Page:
The CDCM bridges the divide between laboratory discovery and translation to patients in clinical trials
What is CDCM?
The Center for Definitive and Curative Medicine (CDCM) is the translational arm of the Institute for Stem Cell Biology and Regenerative Medicine. The CDCM was established as a joint initiative of the Stanford University School of Medicine, Stanford Health Care and Stanford Children’s Health. It is co-directed by Drs. Maria Grazia Roncarolo, Anthony Oro, and Matthew Porteus.
The CDCM provides the know-how, organizational and physical infrastructure to support investigator-initiated clinical translational studies on cell and gene therapy (CGT) from initial discovery through completion of clinical proof-of-concept trials. Stanford Medicine’s clinical enterprise provides an exemplary clinical environment in which to deploy cures. The CDCM supports the development of life-changing and curative treatments for patients who come to Stanford to receive the highest level of care.
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Why Stanford University?
A number of distinguishing features make Stanford particularly well-positioned to succeed
Pre-eminent, highly-funded cell and gene therapy program
Significant investment in translational infrastructure on campus
State-of-the-art GMP facility
Excellence in clinical care and access to patient populations
Joseph C. Wu, MD, PhD Named a Fellow of National Academy of Inventors
December 13, 2022
Stanford University's Joseph C. Wu, MD, PhD was among three faculty that were named Fellows of the National Academy of Inventors. This honor is the highest professional distinction awarded to academic inventors. Dr. Joseph C. Wu was recognized for his lab's work "on biological mechanisms of patient-specific and disease-specific induced pluripotent stem cells." You can read more here.
The National Academy of Inventors states that the 2022 Fellow class is comprised of 110 research universities and governmental and nonprofit research institutions globally. As a whole, the 2022 class holds over 5,000 U.S. patents.
Stanford-born Therapy Reaches Clinical Milestone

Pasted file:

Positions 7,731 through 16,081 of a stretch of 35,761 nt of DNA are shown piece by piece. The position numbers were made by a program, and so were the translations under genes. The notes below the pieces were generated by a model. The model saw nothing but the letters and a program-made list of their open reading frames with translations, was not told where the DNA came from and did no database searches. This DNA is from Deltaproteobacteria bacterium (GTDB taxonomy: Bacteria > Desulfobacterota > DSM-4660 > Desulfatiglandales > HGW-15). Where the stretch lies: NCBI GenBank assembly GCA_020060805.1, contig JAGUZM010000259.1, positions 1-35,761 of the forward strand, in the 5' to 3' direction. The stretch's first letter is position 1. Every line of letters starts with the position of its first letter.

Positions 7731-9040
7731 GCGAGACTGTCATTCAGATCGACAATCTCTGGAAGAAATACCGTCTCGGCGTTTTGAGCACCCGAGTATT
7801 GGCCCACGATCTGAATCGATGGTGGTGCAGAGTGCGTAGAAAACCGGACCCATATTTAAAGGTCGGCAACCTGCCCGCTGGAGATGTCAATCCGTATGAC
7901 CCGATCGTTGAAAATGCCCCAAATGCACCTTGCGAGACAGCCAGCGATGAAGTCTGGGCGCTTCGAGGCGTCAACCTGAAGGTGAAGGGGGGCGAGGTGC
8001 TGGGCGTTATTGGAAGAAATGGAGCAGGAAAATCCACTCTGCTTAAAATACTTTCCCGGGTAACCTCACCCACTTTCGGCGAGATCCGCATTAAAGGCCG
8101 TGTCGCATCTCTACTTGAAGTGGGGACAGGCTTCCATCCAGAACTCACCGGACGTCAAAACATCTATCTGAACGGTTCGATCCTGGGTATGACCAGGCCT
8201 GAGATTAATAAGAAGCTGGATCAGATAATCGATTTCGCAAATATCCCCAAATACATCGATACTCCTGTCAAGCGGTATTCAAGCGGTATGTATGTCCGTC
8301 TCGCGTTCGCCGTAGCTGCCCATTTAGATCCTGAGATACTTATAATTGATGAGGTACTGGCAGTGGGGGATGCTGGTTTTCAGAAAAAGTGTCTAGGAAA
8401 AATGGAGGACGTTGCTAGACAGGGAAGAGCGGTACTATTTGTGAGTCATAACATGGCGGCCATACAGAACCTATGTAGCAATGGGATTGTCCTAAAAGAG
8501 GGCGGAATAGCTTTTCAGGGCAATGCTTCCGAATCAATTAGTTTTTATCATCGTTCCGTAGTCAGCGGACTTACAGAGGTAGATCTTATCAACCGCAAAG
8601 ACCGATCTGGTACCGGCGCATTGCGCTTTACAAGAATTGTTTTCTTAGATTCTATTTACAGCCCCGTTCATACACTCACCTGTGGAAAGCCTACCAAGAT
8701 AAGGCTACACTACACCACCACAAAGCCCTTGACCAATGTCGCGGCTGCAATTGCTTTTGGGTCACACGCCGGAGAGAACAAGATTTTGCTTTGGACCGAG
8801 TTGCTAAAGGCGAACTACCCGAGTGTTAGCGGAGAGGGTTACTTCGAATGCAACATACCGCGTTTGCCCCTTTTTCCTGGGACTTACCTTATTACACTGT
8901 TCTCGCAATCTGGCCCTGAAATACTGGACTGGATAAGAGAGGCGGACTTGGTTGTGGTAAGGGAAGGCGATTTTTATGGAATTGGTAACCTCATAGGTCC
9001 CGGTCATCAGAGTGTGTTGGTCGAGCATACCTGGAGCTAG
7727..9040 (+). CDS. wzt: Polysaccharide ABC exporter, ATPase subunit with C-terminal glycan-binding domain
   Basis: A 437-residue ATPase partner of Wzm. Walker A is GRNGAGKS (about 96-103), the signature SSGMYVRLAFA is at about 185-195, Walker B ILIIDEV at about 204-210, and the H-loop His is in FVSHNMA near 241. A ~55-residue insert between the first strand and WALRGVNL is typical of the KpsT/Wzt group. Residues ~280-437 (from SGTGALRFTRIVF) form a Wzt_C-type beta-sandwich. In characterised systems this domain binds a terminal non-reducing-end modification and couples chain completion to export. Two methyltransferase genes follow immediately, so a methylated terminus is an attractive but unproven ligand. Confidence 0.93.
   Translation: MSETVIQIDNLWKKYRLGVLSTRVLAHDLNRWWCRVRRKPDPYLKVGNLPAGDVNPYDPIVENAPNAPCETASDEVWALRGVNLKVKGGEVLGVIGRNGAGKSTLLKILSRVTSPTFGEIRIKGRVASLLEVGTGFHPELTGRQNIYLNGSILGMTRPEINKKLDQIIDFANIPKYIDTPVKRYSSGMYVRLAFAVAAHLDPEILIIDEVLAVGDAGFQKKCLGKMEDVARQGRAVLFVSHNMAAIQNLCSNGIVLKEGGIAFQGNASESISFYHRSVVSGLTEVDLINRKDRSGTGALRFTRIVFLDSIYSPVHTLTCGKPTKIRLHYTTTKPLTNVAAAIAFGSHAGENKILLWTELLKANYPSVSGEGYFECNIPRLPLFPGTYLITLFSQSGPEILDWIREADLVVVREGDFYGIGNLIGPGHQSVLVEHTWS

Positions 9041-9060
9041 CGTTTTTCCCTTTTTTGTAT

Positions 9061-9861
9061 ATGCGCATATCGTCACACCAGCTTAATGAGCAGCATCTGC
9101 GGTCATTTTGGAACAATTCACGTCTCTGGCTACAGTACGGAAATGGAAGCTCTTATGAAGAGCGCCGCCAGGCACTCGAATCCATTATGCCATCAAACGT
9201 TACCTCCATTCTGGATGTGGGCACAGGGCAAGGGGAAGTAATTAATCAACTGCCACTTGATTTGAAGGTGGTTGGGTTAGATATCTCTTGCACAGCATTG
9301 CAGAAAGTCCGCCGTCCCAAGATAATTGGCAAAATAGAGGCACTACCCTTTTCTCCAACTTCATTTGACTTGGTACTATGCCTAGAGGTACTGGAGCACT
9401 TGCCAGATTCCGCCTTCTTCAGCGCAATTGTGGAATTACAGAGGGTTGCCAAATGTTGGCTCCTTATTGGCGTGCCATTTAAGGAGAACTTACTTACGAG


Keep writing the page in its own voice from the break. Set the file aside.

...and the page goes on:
November 3, 2022, New York and Cleveland
Abeona Therapeutics has announced positive data in its Phase 3 VIITAL study, which assesses the safety and efficacy of EB-101 for treatment of recessive dystrophic epidermolysis bullosa (RDEB). The study met its two co-efficacy endpoints showing statistically significant, clinically meaningful improvements in healing wounds and reducing pain for large chronic RDEB wounds.
The Phase 3 VIITAL study evaluated the safety, tolerability, and efficacy of EB-101 in 43 large wound pairs across 11 RDEB subjects. At six months, EB-101 significantly improved wound healing and pain reduction when compared to the control.
EB-101 was also shown to be tolerated well by the subjects, with no serious treatment-related adverse events observed. Stanford University’s Jean Tang, M.D., Ph.D, the Principal Investigator of the study, states that while EB-101 has been shown to significantly heal and reduce pain, the Phase 1/2a study will continue to monitor its clinical benefits with up to eight years of follow-up.
Following the positive study results, Abeona plans to submit a Biologics License Application (BLA) for EB-101 to the FDA for approval.
Join us at the 7th Annual CDCM Symposium to hear more about this therapy’s journey from bench to bedside!
Registration for the CDCM 7th Annual Symposium is now Open!
We look forward to welcoming everyone back to an in-person format after 2 years of virtual conferences!
Anthony Oro, MD, PhD Elected to the National Academy of Medicine
October 24, 2022
Stanford University's Anthony Oro, MD, PhD was among 100 members newly elected to the National Academy of Medicine for "solidifying the first link between Hedgehog signaling and human cancer and building chromatin maps identifying how environmental factors drive tumor epigenetic plasticity and drug-resistance."
Dr. Anthony Oro was among 6 professors at Stanford University to be elected to the National Academy of Medicine, which recognized individuals that have "made major contributions to the advancement of the medical sciences, health care and public health." You can find more information here.
Natalia Gomez-Ospina, MD, PhD Named as a Grantee in the Science Diversity Leadership Program
October 20, 2022
Stanford University's Natalia Gomez-Ospina, MD, PhD has been awarded a grant from the Science Diversity Leadership program for her work in Targeting Macrophage/Microglia Niches with Engineered Stem Cells to Treat Disease. Her work "aims to develop novel conditioning tools that support the safe, efficient, and rapid repopulation of macrophage/microglia niches by bone marrow-derived cells and use them to treat metabolic diseases."